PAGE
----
@@@@ (4 out of 5)
BY MAL WARWICK
Has the human race made progress since the days when all our lives were nasty, brutish, and short?
Some might think this question patently silly, since it would appear to answer itself. But Angus Deaton finds in it a point of entry into his inquiry on “health, wealth, and the origins of inequality,” the subtitle of his ambitious new book. He is in no doubt that humanity has progressed, not steadily but by fits and starts — and continues to do so to this day. “Today,” he writes, “children in sub-Saharan Africa are more likely to survive to age 5 than were English children born in 1918 . . . [and] India today has higher life expectancy than Scotland in 1945.”
The roots of inequality
In The Great Escape, Deaton, a veteran professor of economics and international affairs at Princeton, explores inequality — between classes and between countries — with a detailed statistical analysis of trends in infant mortality, life expectancy, and income levels over the past 250 years. He concludes that the large-scale inequality that plagues policymakers and reformers alike in the present day is theresult of the progress humanity has made since The Great Divergence (between “the West and the rest”) since the advent of the Industrial Revolution. “Economic growth,” Deaton asserts, “has been the engine of international income inequality.”
No argument there: Deaton is far from alone in this belief. Other scholars have written extensively about this topic in recent years. A Farewell to Alms: A Brief Economic History of the World, by Gregory Clark, is just one example.
Late in the 18th Century, the countries of Northern Europe and North America on the one hand and those of Asia, Africa, the Middle East, and Latin America on the other hand were not that far apart as measured by the available indicators of health and income. Deaton cites “one careful study [that] estimates that the average income of all the inhabitants of the world increased between seven and eight times from 1820 to 1992.” However, that average obscures a harsh reality. The ever-quickening rate of change in “the West” since 1760 or so has widened the gap between (and within) countries to an extreme degree. Deaton terms the freedom from destitution and early death that so many of us now enjoy “The Great Escape,” taking his title from the 1963 film of that name about a massive escape of prisoners from a German P.O.W. camp in World War II.
Closing the gap
Only now is the gap closing between the rich nations and China and India (by far the world’s two biggest countries, with nearly 40 percent of the planet’s population and half the world’s poor). Deaton doesn’t consider a bright future for all a certainty, not by any means, in view of global climate change and the ever-present threat of killer pandemics. But, assuming the species continues to thrive, there is sufficient data available now to have some confidence that the gross inequality now existing among nations will not persist forever. After all, five sub-Saharan African countries are now growing their economies faster than China’s.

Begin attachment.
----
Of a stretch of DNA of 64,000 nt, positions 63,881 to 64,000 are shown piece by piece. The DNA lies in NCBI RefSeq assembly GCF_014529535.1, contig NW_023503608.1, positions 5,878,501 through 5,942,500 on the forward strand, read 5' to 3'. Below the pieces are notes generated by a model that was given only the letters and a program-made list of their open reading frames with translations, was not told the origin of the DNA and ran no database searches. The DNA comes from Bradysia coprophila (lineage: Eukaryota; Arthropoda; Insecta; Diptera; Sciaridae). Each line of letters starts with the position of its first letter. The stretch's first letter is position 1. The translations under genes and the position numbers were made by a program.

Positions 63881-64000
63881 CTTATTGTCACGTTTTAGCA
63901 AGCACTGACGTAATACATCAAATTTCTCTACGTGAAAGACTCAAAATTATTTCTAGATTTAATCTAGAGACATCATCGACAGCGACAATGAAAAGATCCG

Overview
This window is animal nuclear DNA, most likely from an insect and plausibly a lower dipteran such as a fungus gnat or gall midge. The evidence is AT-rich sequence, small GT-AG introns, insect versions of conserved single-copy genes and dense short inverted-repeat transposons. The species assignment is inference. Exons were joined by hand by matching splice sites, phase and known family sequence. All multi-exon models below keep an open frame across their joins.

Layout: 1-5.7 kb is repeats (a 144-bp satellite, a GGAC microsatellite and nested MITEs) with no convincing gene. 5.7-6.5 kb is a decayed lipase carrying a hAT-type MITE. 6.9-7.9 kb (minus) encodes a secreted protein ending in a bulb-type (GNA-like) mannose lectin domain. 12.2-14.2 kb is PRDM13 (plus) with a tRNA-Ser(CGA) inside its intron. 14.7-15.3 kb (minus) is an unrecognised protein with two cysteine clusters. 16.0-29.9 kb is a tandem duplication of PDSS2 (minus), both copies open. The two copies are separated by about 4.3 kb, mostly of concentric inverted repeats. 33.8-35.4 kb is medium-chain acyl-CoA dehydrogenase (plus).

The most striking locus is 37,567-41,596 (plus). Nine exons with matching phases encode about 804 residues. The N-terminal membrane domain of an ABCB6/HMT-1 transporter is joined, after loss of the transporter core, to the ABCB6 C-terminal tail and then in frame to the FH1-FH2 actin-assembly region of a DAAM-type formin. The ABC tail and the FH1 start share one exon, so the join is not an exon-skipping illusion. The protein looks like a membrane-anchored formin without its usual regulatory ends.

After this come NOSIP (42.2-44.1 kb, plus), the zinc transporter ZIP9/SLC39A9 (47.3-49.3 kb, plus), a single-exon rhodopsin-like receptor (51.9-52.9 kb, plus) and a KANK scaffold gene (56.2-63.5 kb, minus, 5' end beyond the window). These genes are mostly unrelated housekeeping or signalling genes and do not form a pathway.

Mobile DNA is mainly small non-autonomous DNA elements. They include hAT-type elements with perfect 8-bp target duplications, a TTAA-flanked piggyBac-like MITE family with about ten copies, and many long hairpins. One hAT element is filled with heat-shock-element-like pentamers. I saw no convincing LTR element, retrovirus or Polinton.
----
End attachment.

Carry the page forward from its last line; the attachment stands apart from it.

However, that misleading factoid ignores the outsize role that China has played in “the Great Escape” globally. Deaton notes, as have other observers, that “the number [of] people in the world living on less than a (2005) dollar a day fell from about 1.5 billion in 1981 to 805 million in 2008 . . . [This] decline in numbers is driven almost entirely by the Chinese growth miracle; if China is excluded, 785 million people lived on less than a dollar a day in 1981 compared with 708 million in 2008.” (This reality is one of the principal reasons why Paul Polak and I insist in The Business Solution to Poverty that traditional methods to end poverty have largely failed. After all, China’s methods were hardly traditional!)
The sad record of foreign aid
In the course of exploring the historical record of growing inequality on the world stage, Deaton delves deeply into the role of foreign aid (officially, Overseas Development Assistance, or ODA) and finds it comes up short. ”You cannot develop other countries from the outside with a shopping list for Home Depot, no matter how much you spend,” he writes. With the exception of outside interventions in public health programs — including such breakthroughs as the eradication of smallpox and the near-success with polio — Deaton finds that foreign aid has done more harm than good. He argues that where the conditions for development are present, outside resources are unnecessary. Where they’re absent, ODA entrenches local elites, distorts the local economy, and discourages local initiative. The author insists that “the record of aid shows no evidence of any overall beneficial effect.”
But that’s only part of the story.
In 2012, ODA totaled about $136 billion. Throw in another $30 billion or so from NGOs, and total outside assistance comes to under $200 billion annually. However, net resource transfers from developing countries to rich countries are well in excess of $500 billion annually. (Transfers reached a peak of $881 billion in 2007, fell with the Great Recession, but are rising again.) Quite apart from the fact that an estimated 70 percent of “foreign aid” is actually spent on products and services from donor nations, ODA merely puts a dent in the huge disadvantage that poor countries suffer as a result of lopsided trade policies and prevailing political and commercial imbalances. In any case, just one factor in those resource flows — remittances from overseas residents of poor countries to their families back home — are twice as large as ODA.
The Great Escape is a worthy effort from a senior scholar whose wide-ranging studies have led him to big-picture conclusions. Policymakers and practitioners should be listening carefully.